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My wife and I lost our five-year-old daughter last year in a car-related accident.

I was the first person on Earth to see her, standing there in the birthing room waiting to announce the sex of our child to my labouring wife for the first time.

Seeing the look on my wife's face when this brand-new little girl was placed on her chest. I'll never forget that moment.

Like most little girls, our daughter loved to be a princess. She loved putting on her pink dress and twirling around. I loved playing the role of Prince Charming; I could have done that all day long.

She was a chatty-Cathy. We could be on an hour-long car ride and she could fill the entire ride with non-stop conversation. The conversation wouldn't necessarily need to be with my wife or me – she could get along just fine talking to her stuffed animals.

She loved music – on the Sunday before we lost her, I videotaped her running around the house dancing to that Black Eyed Peas song everyone loves. She was full of life, trying to "lose me" while I chased her. The act culminated in a wonderful dance with her stuffed purple monkey that I now watch repeatedly.

Now, I stand over her gravesite every day and tell her that I'll love her for eternity, as I told her many times before she died.

Before I leave, I usually wait for a gust of wind to pass to make me feel like she is hugging me. It's interesting how your mind will allow you to turn an opportune gust into a hug from your Princess.

Thinking back to the day when we lost her, all that I remember is receiving a call and then dropping to my knees, greenside on the eighth hole of the golf course, and having my playing partner drive me to the hospital.

I remember walking into the trauma room and seeing my wife covered in blood. I'm sure now that she already knew what I was about to discover.

I had to look into the eyes of my baby: Her eyes would tell the tale, as they had done for me so many times before. I looked and I saw emptiness and lifelessness. At that moment, while a team of doctors and nurses were working on her, I knew that we had lost her.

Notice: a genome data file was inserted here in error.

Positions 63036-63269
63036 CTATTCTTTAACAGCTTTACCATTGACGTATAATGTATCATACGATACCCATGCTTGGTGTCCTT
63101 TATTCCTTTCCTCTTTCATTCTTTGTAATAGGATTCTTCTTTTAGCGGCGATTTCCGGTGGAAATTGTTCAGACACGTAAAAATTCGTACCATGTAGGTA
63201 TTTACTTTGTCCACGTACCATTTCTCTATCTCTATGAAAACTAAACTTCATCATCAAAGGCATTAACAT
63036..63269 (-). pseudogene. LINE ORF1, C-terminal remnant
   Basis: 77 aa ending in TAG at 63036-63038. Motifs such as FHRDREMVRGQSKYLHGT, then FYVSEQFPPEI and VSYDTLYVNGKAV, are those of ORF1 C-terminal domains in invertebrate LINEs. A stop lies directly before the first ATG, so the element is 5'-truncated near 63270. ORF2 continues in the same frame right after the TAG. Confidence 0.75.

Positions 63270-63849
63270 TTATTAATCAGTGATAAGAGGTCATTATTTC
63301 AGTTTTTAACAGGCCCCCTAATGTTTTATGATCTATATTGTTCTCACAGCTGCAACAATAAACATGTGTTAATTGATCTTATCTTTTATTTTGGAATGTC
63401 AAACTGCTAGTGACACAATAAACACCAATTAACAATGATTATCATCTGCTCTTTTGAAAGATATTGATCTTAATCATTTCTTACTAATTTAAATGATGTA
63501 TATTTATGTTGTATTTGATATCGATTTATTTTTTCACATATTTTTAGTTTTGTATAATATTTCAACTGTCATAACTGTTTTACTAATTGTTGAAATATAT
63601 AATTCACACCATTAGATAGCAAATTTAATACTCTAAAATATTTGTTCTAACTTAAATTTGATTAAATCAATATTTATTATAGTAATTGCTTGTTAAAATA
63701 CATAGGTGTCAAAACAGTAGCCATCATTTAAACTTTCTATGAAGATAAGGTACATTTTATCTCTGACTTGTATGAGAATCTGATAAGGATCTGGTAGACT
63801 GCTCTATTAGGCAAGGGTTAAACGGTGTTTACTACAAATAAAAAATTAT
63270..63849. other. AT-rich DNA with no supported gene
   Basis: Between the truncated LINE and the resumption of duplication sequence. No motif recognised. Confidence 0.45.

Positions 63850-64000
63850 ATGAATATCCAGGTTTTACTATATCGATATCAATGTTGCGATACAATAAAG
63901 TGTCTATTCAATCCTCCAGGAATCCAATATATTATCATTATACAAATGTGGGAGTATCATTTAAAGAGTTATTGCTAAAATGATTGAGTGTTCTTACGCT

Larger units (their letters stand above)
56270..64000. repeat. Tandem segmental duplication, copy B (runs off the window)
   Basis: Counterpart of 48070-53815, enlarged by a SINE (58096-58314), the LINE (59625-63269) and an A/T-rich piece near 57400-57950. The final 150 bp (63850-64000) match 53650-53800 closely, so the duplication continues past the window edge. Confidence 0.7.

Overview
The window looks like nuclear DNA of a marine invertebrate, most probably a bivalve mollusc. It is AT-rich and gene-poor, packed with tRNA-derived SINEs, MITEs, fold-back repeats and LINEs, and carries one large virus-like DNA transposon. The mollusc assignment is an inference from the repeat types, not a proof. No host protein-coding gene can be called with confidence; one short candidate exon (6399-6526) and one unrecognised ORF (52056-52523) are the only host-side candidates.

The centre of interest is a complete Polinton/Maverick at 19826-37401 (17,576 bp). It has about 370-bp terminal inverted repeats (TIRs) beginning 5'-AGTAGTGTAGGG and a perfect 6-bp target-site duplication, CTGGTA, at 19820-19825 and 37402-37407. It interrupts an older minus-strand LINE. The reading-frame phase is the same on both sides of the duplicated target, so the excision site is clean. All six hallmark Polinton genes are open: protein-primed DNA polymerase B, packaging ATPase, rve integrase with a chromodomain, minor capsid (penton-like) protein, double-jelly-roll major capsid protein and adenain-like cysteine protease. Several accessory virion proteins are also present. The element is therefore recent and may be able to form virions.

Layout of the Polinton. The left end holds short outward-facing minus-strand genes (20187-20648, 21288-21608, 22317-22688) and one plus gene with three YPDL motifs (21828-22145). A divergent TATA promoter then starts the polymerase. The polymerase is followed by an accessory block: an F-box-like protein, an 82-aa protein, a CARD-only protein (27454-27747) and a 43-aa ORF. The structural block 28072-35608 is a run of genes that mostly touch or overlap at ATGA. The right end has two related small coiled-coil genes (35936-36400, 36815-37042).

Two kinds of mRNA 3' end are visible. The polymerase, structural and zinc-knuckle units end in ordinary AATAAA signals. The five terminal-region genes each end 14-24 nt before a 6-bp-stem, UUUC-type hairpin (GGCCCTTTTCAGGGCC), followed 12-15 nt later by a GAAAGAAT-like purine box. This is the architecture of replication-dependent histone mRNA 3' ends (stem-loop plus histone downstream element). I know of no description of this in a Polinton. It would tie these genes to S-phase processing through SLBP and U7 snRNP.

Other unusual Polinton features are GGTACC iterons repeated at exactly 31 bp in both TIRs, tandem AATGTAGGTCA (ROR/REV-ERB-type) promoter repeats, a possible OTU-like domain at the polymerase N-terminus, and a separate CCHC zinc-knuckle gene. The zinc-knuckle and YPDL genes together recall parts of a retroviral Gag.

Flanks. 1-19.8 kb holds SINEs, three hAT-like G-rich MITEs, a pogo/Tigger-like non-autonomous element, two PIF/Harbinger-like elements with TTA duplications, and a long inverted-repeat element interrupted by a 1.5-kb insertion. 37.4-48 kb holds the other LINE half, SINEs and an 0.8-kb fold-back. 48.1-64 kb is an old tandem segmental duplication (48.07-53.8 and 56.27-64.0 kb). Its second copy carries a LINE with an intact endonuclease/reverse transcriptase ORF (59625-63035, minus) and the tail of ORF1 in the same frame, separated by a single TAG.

As you can imagine, the reasons why this could possibly have happened have run through my mind a million times. What lesson was I supposed to learn from this?

Now, I lie still in the cemetery and read, or listen to the birds in the oak tree above my daughter's grave and the cardinals calling to one another from tree to tree. Things that I would never have taken the time to care about or watch in the past.

Was I supposed to learn how to stop being a workaholic and how to take in the simpler things in life?

Was I supposed to learn how to be on my own? My wife and I have since separated (there were issues prior to our loss) and coming home to an empty house is so uncomforting to me.

Looking in our daughter's room doesn't help matters. I haven't touched very much there; I still haven't even put away that last load of her laundry I did several months ago.

Is this supposed to help me grow in some way?

On the other hand, does this have absolutely nothing to do with me, and is it just happenstance?

Is this just a random occurrence and a situation where you just have to play the hand you're dealt?

Is all the advice that everyone has been giving me just bunk?

No one will ever truly know. But I can tell you that the personal learning has been huge.

My wife and I got married on the day after Toronto lost the 2008 Olympic bid to Beijing, and the headline on The Globe that morning was "Mao would be proud."

We often called my Grandmother "Ma" so when I quickly glanced at the headline on the paper that morning, I thought it read "Ma would be proud."

As I lie here next to my little girl, I see two tombstones – one straight in front of me and one to my left with the Chinese surname "Ma" in large letters at the top.

The universe has a funny way of letting you know that those important to you are still thinking of you.

Part of me really hopes there is some place where my beautiful little girl is dancing and chatting away with my wonderful grandmother and that she is surrounded by her, always. I know that my grandmother would take good care of her.

I was the last person to see our baby, as I crawled into the back of the hearse to open her casket, place my eulogy between her two little hands and give her one final kiss. I don't know how I found the strength to close that casket. I'll never forget that moment.

Fathers, do me a favour – this weekend, give your daughters an extra hug for me and let them know how much you love them.

In a cruel twist of fate, this Father's Day marks the one-year anniversary of her passing.

I'll spend the day with her, lying next to her – waiting for many huge gusts of wind.

I love you, pumpkin pie.

Raj Sharma lives in Toronto.